[SOUND] Let's look at the domain of a function and the intercepts of it's

graph. [SOUND].

For example let's find the domain of f and any x or y intercepts of it's graph.

Let's start with the domain. What's under the square root, namely,

this x+4 has to be greater than or equal to 0, or subtracting 4 from both sides

gives us that x has to be greater than or equal to -4,

which is the domain number. So let's write that in integral notation.

Dom(f) = x has to be greater than or equal to -4 so closed bracket -4,

infinity which would be the domain. Now what about the intercepts of its

graph? Well let's let y=f(x) in other words y is equal to the square root of

(x+4) -1. Let's start by determining whether the

graph of F has any X intercepts. Well, an X intercept, if it exists, is

the X coordinate of a point where the graph of F intersects the X axis.

And on the X axis, Y is equal to 0, isn't it? Therefore if we set y equal to 0 in

our equation, we can see if there's any x intercepts.

Doing this gives us 0 as equal to the square root of x plus 4 minus 1.

And adding 1 to both sides, we get 1 is equal to the square root of X plus 4.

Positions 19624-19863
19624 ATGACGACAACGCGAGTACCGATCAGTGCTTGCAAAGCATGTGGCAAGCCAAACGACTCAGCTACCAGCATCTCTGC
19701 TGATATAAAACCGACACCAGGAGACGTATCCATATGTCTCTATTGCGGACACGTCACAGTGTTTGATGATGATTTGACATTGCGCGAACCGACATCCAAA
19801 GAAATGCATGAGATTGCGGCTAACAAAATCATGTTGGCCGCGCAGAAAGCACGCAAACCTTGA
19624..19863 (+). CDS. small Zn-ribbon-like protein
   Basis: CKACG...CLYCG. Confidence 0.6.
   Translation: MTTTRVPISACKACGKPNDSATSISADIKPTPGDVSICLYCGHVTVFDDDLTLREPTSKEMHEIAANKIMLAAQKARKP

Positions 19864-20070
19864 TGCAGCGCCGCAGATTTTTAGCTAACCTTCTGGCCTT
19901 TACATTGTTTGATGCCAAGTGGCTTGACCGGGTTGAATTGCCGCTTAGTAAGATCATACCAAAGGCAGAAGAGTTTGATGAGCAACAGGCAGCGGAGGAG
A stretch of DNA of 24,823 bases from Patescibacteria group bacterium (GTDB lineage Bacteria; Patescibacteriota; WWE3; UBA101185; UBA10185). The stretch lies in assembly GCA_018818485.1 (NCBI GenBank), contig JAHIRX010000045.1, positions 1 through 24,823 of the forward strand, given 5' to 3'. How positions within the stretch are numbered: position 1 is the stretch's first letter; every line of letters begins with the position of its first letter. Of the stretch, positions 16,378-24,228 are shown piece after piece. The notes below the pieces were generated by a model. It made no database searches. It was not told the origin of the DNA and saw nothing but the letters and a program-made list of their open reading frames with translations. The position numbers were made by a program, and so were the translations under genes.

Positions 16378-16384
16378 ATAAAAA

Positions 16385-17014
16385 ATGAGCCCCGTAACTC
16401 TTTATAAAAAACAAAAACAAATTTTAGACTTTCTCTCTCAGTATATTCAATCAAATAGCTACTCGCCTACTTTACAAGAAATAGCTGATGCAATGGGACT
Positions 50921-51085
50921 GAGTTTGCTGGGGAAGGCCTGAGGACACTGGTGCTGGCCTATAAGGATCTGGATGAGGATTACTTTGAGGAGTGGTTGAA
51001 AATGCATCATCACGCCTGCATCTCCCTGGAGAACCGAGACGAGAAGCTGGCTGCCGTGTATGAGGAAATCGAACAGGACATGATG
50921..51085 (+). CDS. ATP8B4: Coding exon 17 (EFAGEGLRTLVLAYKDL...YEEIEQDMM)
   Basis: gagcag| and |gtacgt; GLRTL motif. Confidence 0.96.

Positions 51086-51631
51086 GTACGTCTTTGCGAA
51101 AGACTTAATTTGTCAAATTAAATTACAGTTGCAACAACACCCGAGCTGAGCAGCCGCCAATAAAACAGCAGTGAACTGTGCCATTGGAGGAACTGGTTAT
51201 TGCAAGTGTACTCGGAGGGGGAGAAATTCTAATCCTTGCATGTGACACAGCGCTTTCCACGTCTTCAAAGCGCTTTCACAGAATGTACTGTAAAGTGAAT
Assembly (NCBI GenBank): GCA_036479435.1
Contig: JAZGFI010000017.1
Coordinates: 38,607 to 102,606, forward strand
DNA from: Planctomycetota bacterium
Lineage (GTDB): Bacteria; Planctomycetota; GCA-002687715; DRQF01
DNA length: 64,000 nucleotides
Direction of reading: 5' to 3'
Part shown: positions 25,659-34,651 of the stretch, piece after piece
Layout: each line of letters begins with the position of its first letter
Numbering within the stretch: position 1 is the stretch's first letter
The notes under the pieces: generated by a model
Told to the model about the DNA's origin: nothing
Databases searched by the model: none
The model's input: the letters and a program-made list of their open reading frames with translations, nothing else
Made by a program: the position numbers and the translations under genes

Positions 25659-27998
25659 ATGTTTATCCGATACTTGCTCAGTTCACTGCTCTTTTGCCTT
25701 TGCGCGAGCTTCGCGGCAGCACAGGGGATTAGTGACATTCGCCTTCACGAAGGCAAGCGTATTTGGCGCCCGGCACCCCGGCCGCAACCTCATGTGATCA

And then squaring both sides, we have 1 squared is equal to the square root of X

plus 4 squared. Or, 1=x+4.

And then subtracting 4 from both sides gives us x=-3.

So the graph of f does have an x-intercept.

All right, what about the y intercepts? A y intercept, if it exists, is the y

coordinate of a point where the graph of f intersects the y axis.

And on the y axis, what does x equal? It equals 0 doesn't it? So we set x=0 in our

equation here, and solve for y. So we have y equal to the square root of

0 plus 4 minus 1, or y=2-1, or y=1, which is the y

intercept of the graph of this function. Now can the graph of a function have more

than one x intercept, or more than one y intercept? There can be more than one x

intercept, but there cannot be more than one y intercept.